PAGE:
Cetaganda doesn't have the manic energy of The Warrior's Apprentice, which retains top spot as my favourite Vorkosigan book so far. It lacks that pell-mell, out-of-control sense of urgency that I absolutely fell in love with. But it is still a solid entry into the series, and Miles remains an incredibly appealing character to read about.
Miles and his nice but a little dim cousin Ivan are sent to Cetaganda
to attend a major ritual as part of ongoing diplomatic efforts (after,
you know, Miles thwarted the Cetagandan invasion in a previous book).
The Empress has died, and her funeral is a big deal on this highly
stratified world of genetically-altered haut nobles, ambitious ghem
courtiers, and a large underclass. (Actually, we don't hear much about
the underclass, just the haut and the ghem.)
But when Miles is
met at the airlock by a servant to the former Empress and is left with a
strange artifact, and then that same servant shows up dead beside the
Empress' coffin, something is definitely afoot.
is awash with conspiracies, and Miles is thrown in at the deep end. He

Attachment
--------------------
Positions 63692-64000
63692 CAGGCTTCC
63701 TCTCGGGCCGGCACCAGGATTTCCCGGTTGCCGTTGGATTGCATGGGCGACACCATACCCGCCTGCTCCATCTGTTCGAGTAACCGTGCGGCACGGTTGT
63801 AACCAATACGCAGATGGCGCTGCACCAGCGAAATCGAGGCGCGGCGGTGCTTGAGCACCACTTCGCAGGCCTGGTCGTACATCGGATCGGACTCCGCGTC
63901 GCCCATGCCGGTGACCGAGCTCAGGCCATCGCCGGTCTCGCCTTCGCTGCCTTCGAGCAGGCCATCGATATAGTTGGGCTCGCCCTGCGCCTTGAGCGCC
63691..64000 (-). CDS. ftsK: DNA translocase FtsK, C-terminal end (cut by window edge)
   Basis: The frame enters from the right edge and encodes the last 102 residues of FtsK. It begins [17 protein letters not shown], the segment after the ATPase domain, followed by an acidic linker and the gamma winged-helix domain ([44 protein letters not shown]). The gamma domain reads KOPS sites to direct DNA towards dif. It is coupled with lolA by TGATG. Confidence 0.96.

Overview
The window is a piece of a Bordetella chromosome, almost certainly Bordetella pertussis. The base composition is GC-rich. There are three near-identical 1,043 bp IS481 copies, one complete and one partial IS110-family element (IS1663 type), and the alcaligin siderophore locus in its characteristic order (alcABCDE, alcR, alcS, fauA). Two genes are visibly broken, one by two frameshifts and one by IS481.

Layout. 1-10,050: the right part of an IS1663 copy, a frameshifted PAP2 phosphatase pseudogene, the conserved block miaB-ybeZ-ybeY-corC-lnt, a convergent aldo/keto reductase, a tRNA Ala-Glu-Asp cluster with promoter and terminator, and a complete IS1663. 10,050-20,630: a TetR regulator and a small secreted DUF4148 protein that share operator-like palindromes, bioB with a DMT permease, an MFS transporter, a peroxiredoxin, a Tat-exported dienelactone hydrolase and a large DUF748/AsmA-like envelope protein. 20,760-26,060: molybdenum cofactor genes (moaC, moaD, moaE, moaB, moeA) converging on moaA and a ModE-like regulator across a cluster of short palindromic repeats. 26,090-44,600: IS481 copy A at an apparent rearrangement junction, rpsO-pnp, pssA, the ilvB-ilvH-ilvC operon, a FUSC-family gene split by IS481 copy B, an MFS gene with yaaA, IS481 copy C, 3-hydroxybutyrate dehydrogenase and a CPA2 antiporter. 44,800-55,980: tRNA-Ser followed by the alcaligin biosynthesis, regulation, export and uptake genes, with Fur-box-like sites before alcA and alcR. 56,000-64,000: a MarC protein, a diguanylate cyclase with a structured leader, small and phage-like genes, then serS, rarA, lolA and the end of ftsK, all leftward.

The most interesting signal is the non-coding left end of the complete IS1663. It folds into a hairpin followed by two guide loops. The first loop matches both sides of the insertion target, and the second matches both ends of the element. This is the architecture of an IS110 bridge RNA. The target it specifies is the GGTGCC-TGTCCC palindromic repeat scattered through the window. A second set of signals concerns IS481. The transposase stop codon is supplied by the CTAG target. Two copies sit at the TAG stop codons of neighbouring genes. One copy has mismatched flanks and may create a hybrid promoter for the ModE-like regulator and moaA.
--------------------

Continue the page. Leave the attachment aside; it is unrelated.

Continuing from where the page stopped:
becomes embroiled in the machinations of a bunch of haut women, who are
rarely seen outside their opaque bubbles, but who may control more than
initially meets the eye.
This is fun, but I felt too certain
from the beginning that Miles would come through unscathed. Some of the
first events seem like they should spark repercussions, but really
don't. And in a world where genetic engineering is everything, I would
have liked those themes to be explored in a little more depth.
this is fun, it ultimately feels a little slight. Too little urgency,
too little danger, too little exploration of deeper themes. But still,
if you are looking for a good mystery where the detective is baffled up
to his neck, this does fit the bill.